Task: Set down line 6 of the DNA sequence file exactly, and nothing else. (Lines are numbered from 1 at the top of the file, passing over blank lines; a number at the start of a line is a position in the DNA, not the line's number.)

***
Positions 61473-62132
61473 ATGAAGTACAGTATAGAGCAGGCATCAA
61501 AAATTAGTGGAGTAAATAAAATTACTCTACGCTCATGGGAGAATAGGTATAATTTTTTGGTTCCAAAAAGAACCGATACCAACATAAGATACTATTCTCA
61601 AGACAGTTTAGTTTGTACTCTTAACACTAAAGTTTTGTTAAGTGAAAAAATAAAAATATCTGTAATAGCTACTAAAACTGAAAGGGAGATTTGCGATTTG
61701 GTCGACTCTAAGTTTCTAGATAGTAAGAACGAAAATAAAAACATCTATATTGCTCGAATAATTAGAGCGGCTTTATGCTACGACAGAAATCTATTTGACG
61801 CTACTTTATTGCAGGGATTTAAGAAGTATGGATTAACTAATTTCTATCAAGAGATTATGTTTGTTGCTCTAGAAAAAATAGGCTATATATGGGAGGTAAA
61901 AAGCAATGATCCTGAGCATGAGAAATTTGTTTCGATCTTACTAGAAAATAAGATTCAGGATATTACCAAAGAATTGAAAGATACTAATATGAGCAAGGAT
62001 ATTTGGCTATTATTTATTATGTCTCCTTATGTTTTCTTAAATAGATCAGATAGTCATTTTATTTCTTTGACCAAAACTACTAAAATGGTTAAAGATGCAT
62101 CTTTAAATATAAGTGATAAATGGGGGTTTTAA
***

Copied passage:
61801 CTACTTTATTGCAGGGATTTAAGAAGTATGGATTAACTAATTTCTATCAAGAGATTATGTTTGTTGCTCTAGAAAAAATAGGCTATATATGGGAGGTAAA